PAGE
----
The Novels of Jane Austen: Mansfield Park

Front Cover
 

What people are saying - Write a review

We haven't found any reviews in the usual places.

Other editions - View all

Common terms and phrases

Popular passages

Page 235 - LET other pens dwell on guilt and misery. I quit such odious subjects as soon as I can, impatient to restore everybody, not greatly in fault themselves, to tolerable comfort, and to have done with all the rest.
Page 163 - Mansfield, no sounds of contention, no raised voice, no abrupt bursts, no tread of violence, was ever heard ; all proceeded in a regular course of cheerful orderliness ; everybody had their due importance ; everybody's feelings were consulted. If tenderness could be ever supposed wanting, good sense and good breeding supplied its place...
Page 248 - With so much true merit and true love, and no want of fortune and friends, the happiness of the married cousins must appear as secure as earthly happiness can be. Equally formed for domestic life, and attached to country pleasures, their home was the home of affection and comfort; and to complete the picture of good, the acquisition of Mansfield living, by the death of Dr Grant, occurred just after they had been married long enough to begin to want an increase of income, i and feel their distance...
Page 238 - He feared that principle, active principle, had been wanting, that they had never been properly taught to govern their inclinations and tempers, by that sense of duty which can alone suffice.
Page 212 - She sat in a blaze of oppressive heat, in a cloud of moving dust ; and her eyes could only wander from the walls marked by her father's head, to the table, cut and notched by her brothers, where stood the tea-board never thoroughly cleaned, the cups and saucers wiped in streaks, the milk a mixture of motes floating in thin blue, and the bread and butter growing every minute more greasy than 383 even Rebecca's hands had first produced it...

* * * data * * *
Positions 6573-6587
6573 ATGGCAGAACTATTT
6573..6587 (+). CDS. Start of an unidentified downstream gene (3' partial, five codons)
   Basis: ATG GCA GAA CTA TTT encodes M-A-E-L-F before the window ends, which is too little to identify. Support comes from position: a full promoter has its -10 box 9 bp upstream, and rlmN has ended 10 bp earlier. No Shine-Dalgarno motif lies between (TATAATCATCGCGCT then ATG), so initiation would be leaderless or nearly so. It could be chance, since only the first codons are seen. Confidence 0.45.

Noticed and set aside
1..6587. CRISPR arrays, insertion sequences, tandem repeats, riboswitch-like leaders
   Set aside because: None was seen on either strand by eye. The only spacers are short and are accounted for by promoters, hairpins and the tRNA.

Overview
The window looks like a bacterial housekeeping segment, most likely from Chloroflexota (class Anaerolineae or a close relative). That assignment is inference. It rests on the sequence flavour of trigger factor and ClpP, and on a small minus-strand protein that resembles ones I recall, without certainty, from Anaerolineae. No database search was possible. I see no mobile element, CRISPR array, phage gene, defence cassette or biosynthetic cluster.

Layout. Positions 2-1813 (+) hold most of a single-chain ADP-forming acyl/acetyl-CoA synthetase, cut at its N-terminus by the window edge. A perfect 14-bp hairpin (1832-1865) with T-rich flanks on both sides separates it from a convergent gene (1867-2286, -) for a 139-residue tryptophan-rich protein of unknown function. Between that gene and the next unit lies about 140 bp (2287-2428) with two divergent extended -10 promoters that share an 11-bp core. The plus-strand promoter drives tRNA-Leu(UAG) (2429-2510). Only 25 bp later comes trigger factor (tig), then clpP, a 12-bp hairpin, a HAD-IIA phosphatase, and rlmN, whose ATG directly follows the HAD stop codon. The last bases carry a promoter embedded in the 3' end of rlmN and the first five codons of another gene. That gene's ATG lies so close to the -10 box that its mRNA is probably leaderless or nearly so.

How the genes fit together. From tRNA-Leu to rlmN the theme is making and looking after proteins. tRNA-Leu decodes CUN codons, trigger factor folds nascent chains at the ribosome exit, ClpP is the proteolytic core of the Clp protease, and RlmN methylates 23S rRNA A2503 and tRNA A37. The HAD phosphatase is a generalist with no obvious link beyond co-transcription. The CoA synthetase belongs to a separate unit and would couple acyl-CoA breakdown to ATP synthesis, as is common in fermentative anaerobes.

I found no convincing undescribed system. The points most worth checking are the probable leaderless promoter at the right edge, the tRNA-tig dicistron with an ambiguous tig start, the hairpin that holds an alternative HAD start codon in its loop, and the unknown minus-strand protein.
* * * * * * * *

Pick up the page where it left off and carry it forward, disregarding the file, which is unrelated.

Page 11 - continued Sir Thomas. " His going, though only eight miles, will be an unwelcome contraction of our family circle; but I should have been deeply mortified if any son of mine could reconcile himself to doing less. It is perfectly natural that you should not have thought much on the subject, Mr. Crawford. But a parish has wants and claims which can be known only by a clergyman constantly resident, and which no proxy can be capable of satisfying to the same extent.
Page 235 - My Fanny, indeed, at this very time, I have the satisfaction of knowing, must have been happy in spite of every thing. She must have been a happy creature in spite of all that she felt, or thought she felt, for the distress of those around her.
Page 85 - ... immediately and peremptorily, and without paying my opinion or my regard the compliment of any consultation, put a decided negative on it. I should have been much surprised, and much hurt, by such a proceeding. I should have thought it a gross violation of duty and respect. You are not to be judged by the same rule. You do not owe me the duty of a child. But, Fanny, if your heart can acquit you of ingratitude
Page 6 - The game was her's, and only did not pay her for what she had given to secure it.
Page 183 - I am considering your sister's health," said he, addressing himself to Susan, " which I think the confinement of Portsmouth unfavourable to. She requires constant air and exercise. When you know her as well as I do, I am sure you will agree that she does, and that she ought never to be long banished from the free air and liberty of the country.

Bibliographic information